Building Codes

The American Institute of Architects (AIA) has urged policymakers to reject any weakening of the building codes that have made America’s buildings the envy of the world and called for making public buildings a part of infrastructure renewal.

A new guide has been published on the Department of Energy’s Building American Publication and Product Library that addresses various means of applying foam sheathing on framed walls in moderate climate zones. 

LEED certification currently comprises about 40% of green construction’s contribution to the economy, according to the USGBC’s Leticia McCadden, and by 2018, LEED is expected to directly contribute nearly $30 million to the nation’s GDP.

A Florida homeowner credits the more-stringent building code with saving her home and their lives. “For anyone who doubts these codes, I invite them to sit in a pre-code structure in a Category 3 storm or higher,” she said.

On August 24, 2017, Steve Rewey, a building inspector from the City of Madison discussed common installation issues with two dozen Wisconsin framers.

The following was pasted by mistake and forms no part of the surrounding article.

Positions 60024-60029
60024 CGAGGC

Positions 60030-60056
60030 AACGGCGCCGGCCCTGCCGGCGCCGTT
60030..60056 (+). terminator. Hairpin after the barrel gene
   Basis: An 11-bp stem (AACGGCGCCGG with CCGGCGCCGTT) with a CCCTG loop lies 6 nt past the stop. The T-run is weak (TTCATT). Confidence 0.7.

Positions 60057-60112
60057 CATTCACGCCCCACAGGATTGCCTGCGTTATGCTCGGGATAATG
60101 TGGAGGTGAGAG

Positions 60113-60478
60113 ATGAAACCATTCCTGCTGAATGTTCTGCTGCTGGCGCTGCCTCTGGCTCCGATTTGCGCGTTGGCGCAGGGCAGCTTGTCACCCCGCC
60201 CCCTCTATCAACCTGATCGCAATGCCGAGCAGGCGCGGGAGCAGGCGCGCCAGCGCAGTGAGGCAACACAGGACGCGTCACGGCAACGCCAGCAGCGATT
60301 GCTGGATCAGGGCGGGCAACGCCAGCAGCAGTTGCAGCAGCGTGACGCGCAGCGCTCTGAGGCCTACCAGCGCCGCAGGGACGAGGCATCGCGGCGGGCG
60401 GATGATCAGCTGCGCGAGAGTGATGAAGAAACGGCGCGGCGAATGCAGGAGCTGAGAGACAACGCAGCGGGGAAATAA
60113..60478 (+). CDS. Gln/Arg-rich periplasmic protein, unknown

Fire-safety officials say while wood-frame buildings generally are safe once they are completed, they are particularly vulnerable to blazes.

Keeping track of all the different codes can be a difficult task, especially when one is relying on printed code books that quickly become outdated.

On July 14, 2017, the Ministry of Municipal Affairs announced the replacement of the Ontario Building Code, effective January 1, 2019.

In Florida, Gov. Rick Scott recently vetoed a bill that would have pushed the compliance date to retrofit some 5,600 older, taller condominiums with fire sprinklers or other enhanced safety systems back three years from 2019 to 2022.

The goal of the 2018-IgCC is to provide fundamental criteria for energy efficiency, resource conservation, water safety, land use, site development, indoor environmental quality and building performance that can be adopted broadly.